Counselor Education and Supervision (ExCES)
School of Education
Bowen, Counseling, Differentiation, DSI-R
Bowen's natural systems theory has been identified as a foundational theory in learning of family processes (Miller, Anderson, & Keala, 2004). Despite the importance of this theory to the counseling profession, there is a lack of research examining the moderators of Bowen's key construct, differentiation of self. There are few studies that explore the effect of demographic variables on levels of differentiation of self. There is also a lack of literature regarding the impact of these demographic moderators on an individual's ability to increase their level of differentiation of self through counseling. This study investigated the impact of counseling on levels of differentiation of self and the moderating role of various demographic variables on differentiation in an adult clinical population. Participants were adults recruited from a community mental health center in northwestern Pennsylvania at their initial presentation for counseling services.
At the initial counseling session demographic questionnaires and Differentiation of Self Inventory-Revised (DSI-R) were administered with a follow-up administration of the DSI-R was conducted three months later. The results indicated a significant increase in overall differentiation of self, as well as in DSI-R subscale scores of Emotional Reactivity and "I" Position. The study also found that changes in differentiation of self varied as a function of age, with the most change occurring for younger (18-25 year old) participants; no other demographic variables were related to changes in differentiation of self. Potential implications for future research and potential explanations for these results are discussed.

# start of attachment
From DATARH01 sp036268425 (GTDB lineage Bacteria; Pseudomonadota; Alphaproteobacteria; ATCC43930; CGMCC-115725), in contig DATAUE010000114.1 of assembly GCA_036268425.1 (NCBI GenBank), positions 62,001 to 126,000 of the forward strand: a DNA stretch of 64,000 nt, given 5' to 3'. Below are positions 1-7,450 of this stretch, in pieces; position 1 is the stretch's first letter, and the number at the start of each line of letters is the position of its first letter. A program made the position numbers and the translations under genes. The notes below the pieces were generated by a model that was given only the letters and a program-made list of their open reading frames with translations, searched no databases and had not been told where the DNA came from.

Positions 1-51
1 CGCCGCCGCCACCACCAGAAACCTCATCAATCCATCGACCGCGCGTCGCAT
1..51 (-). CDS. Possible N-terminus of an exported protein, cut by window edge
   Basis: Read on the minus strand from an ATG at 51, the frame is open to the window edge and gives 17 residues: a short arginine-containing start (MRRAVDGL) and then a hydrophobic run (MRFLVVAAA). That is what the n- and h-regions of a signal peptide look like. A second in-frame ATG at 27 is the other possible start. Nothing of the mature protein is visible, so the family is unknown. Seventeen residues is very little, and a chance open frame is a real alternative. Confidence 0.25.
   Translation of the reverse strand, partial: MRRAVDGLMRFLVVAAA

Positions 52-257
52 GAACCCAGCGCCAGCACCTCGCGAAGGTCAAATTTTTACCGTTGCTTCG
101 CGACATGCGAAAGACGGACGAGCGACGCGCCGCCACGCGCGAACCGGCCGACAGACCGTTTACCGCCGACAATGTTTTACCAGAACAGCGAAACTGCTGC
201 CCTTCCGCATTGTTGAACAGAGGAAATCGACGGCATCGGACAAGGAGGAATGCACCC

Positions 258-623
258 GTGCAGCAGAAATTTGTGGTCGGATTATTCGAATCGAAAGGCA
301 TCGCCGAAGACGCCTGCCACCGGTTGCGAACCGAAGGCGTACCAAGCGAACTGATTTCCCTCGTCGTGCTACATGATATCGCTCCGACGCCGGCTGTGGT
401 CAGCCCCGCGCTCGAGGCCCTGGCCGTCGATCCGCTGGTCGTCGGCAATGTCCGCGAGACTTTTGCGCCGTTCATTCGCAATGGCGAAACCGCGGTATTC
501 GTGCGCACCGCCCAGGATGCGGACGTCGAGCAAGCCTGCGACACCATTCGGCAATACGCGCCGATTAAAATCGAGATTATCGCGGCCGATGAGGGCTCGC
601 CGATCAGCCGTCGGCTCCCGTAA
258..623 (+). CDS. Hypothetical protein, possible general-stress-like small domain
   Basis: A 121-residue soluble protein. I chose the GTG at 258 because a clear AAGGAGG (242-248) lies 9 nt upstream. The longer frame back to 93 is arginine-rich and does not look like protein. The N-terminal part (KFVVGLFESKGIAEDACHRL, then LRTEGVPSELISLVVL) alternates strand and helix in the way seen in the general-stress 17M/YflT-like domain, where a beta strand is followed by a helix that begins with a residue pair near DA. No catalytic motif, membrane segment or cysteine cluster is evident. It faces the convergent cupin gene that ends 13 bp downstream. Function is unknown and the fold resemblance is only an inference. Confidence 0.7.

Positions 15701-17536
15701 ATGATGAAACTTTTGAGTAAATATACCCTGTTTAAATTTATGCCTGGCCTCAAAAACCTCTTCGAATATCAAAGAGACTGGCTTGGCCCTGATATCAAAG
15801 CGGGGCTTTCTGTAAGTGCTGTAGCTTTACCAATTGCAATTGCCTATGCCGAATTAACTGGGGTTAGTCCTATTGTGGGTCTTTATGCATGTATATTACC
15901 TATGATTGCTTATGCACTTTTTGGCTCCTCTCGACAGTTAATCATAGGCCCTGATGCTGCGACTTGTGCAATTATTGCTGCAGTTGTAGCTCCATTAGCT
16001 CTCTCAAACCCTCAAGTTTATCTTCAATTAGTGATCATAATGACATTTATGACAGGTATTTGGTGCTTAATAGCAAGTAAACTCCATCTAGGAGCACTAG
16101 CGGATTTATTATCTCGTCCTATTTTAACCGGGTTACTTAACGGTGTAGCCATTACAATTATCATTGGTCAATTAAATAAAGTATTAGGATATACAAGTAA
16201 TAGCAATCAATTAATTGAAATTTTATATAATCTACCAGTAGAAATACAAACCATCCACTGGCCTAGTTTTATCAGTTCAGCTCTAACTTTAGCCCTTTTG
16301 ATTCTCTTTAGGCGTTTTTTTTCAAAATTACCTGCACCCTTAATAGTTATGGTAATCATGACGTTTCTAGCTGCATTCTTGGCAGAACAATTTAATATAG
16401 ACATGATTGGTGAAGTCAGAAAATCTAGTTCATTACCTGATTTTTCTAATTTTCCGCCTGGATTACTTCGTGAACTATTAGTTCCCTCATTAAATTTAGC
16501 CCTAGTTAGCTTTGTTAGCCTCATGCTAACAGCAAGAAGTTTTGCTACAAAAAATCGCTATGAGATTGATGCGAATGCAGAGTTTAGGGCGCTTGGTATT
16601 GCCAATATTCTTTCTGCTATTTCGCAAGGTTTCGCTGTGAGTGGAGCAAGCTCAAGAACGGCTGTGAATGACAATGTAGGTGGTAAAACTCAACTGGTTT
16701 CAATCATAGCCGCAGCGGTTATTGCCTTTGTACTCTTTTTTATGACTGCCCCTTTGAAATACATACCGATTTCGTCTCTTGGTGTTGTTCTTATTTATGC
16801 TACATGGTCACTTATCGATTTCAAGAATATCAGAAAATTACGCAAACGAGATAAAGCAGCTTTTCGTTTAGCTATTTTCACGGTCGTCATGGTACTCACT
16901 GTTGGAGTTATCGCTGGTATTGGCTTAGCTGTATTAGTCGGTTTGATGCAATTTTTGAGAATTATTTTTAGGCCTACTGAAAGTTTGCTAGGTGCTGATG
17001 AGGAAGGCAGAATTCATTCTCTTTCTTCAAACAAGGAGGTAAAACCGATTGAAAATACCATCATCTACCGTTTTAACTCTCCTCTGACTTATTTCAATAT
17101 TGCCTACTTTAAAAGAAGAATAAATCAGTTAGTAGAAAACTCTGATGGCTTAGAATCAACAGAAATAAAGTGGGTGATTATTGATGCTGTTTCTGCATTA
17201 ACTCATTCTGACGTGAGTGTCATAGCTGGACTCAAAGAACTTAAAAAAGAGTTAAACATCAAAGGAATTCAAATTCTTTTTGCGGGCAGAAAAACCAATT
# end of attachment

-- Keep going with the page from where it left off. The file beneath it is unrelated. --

Messina, K. (2015). The Impact of Demographic Variables on Differentiation of Self During the Course of Counseling (Doctoral dissertation, Duquesne University). Retrieved from https://dsc.duq.edu/etd/926